After meeting with the president of the United States last week, the president of Honduras has little hope of an immediate solution to stem the tide of children fleeing poverty and violence in Central America. Accompanied by his counterparts in El Salvador and Guatemala, Juan Hernandez met in with Barack Obama in Washingtonto to discuss how to deal with an unprecedented increase of migrant children to the United States.

Hernandez said Obama offered no explicit help and that disputes between Democrats and Republicans were killing the chances of any solution to the crisis in the short or long term. "I have not lost hope, but I thought at this point we would already have a decision to address the crisis," he said Thursday night in an interview in his office in the presidential residence. Obama asked for $3.7 billion in emergency funds to deal with the immigration crisis of children, has not received approval from Congress.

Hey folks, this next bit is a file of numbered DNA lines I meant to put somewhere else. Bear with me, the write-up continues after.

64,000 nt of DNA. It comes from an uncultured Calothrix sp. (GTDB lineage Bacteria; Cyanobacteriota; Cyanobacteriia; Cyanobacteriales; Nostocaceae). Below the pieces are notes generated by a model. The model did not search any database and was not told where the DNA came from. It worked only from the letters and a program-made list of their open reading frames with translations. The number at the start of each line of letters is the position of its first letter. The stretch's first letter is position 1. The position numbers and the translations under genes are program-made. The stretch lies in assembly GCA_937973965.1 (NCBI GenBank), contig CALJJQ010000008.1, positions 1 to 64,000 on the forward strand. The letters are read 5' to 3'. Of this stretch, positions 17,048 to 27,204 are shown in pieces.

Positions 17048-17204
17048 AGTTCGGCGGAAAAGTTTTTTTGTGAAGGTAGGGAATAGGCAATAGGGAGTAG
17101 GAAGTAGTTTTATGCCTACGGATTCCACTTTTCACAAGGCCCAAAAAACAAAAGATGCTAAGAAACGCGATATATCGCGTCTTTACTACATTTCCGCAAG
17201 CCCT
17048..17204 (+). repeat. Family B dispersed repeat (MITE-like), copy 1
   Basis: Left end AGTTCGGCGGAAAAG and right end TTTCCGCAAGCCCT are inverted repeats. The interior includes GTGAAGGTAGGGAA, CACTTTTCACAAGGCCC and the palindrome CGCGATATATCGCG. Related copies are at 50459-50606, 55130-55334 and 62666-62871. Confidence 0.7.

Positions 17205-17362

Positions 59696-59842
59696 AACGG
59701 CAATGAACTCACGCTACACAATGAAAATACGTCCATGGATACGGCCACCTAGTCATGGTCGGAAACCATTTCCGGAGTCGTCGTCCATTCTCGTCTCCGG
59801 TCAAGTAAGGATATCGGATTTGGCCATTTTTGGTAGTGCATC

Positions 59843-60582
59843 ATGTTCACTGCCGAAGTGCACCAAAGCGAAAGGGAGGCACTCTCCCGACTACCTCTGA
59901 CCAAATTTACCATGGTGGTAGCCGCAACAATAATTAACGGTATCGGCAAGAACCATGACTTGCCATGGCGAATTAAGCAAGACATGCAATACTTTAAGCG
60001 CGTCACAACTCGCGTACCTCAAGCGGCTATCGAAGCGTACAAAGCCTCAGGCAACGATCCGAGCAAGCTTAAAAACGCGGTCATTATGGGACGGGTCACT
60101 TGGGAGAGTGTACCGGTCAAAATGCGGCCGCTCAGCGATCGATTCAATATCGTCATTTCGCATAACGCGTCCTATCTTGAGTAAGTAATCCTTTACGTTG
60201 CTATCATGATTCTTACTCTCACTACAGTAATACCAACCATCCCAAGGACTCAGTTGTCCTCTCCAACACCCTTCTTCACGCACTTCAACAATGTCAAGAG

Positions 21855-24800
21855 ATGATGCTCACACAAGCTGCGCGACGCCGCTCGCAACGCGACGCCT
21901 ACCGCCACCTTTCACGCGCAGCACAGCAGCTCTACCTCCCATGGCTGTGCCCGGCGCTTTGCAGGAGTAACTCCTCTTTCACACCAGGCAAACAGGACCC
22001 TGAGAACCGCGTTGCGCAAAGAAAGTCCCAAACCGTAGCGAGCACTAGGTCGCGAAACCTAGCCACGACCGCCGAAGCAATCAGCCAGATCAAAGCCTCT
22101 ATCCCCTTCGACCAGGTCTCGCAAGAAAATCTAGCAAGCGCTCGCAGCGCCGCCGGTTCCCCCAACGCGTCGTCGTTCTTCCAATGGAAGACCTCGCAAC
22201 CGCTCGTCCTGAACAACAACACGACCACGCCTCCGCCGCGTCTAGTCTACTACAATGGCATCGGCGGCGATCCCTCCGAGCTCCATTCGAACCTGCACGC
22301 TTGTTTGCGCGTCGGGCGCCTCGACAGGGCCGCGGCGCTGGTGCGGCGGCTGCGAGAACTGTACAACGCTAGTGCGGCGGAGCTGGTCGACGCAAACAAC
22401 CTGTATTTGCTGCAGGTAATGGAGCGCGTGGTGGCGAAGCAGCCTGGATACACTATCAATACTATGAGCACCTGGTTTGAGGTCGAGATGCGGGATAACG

"This is such a huge monster that has one foot in Central America and Mexico, and the other foot in the United States. Now the more time passes, the more it can exacerbate the problem," he said. Hernández said that if Obama's proposal were approved, his impoverished country could receive about $ 300 million, which would be allocate to receive the deported children and their families and reintegrate them into society, plagued by gang violence. 

"What we found was President Obama saying hewas appealing to Congress to approve resources," said the Honduran president. "But the issue is that, in Congress, on the GOP side, we didn't hear the same thing. And for a final solution (...) they need to work together, and I feel that this isn't happening" he added.